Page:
How Māori use maramataka to care for mental health issues and how the practice will be incorporated into treatment by Māori Health Authority

Māori are well known for using the stars and the moon to navigate across the ocean in their waka.

Not so well known to non-Māori is their tradition of using the moon and stars to help treat mental health issues.

It's called maramataka and will be incorporated into treatment by the new Māori Health Authority.

Rereata Makiha is on a mission to share ancestral knowledge with the next generation.

He's an expert on maramataka Māori, or the Māori lunar calendar, and forecasting based on the moon cycles, star systems, tides, and the environment.

"The maramataka helps you, helps us to predict when things are going to happen, to tell us when the fish are going to run, when the eels are going to run - all those sorts of things," he said.

"When you understand it a lot it's a brilliant guide on when you should be doing certain things."

Rikki Solomon teaches at-risk rangatahi and whānau how to use maramataka for improving mental health and knowing when to spend time doing certain activities in nature or around whanau.

"If we find that a whanau has had a low time or they may feel low, what we use is the maramataka to identify their cycles, their highs, and their lows," Solomon said.

"What we observe in those low areas is what are some rituals at that time. And what I mean about rituals is what is the environment that they can connect to, because our environment is our biggest healer."

Māori have the highest suicide rates of all ethnic groups in New Zealand. Mental distress among Māori is almost 50 percent higher than non-Māori and 30 percent are more likely to be left undiagnosed.

In 2018, Solomon and Makiha correlated a decade of coronial suicide data with a Māori lunar calendar and found that many suicides occurred on the new moon and the full moon - 35 percent on the new moon and 16 percent on the full moon.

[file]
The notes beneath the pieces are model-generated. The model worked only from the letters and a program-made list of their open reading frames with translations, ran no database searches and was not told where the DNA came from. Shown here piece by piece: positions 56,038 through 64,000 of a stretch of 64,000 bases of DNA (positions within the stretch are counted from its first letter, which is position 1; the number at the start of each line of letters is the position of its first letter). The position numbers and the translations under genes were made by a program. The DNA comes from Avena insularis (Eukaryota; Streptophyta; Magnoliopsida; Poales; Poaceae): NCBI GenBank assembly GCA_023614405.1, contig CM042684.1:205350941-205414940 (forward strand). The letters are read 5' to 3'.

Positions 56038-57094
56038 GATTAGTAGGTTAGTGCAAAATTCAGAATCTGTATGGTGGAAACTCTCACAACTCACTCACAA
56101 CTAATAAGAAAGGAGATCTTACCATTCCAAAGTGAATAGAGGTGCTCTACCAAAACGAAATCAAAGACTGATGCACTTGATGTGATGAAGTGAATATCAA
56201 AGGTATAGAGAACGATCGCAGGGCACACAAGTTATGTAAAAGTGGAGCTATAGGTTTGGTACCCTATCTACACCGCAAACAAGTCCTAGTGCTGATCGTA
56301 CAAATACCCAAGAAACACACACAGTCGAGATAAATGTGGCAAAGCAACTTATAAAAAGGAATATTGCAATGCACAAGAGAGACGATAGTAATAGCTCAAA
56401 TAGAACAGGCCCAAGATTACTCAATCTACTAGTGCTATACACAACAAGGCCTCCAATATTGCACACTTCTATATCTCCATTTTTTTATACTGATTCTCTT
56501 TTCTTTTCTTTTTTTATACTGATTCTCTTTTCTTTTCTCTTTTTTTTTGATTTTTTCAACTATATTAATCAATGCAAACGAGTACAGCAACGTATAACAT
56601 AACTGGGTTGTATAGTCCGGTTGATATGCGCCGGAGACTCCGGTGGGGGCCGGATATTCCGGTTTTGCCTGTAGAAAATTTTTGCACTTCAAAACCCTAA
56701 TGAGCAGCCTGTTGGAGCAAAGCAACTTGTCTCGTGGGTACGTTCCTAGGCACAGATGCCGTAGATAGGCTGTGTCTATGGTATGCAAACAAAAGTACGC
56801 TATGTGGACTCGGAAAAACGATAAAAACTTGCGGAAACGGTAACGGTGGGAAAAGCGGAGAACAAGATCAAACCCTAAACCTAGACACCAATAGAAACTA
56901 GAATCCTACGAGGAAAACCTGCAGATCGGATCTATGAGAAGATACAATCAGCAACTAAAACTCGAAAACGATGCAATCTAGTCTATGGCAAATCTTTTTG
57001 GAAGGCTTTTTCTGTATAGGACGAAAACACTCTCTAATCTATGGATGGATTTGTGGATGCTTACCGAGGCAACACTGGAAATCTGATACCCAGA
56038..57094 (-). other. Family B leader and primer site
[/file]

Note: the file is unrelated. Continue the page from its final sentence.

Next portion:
"When someone is going through conflict at that time, we have to observe them and teach whānau that we have to be mindful and observe when there has been conflict and that we are watching them in the next few days and after. And we can use this in many areas," Solomon said.

The new Māori Health Authority has a budget of half a billion dollars and CEO Riana Manuel has allocated $100 million of that to support centuries-old treatments.

"Connecting people back to those spaces and places that have been long forgotten is certainly something that will be investing in," Manuel said.

Just like they do with Matariki, Māori use maramataka as a way of reading the cosmos to prepare for what's coming.

"It's a way of rebuilding the body, your wairua, and rebuilding your energy and getting prepared for the high energy days ahead," Makiha said.

"So it goes in waves like that and if people understand it and go back to that rather than rush, rush, rush every day, I think that's what drives a lot of the ill-health."

This article is part of Public Interest Journalism funded through NZ On Air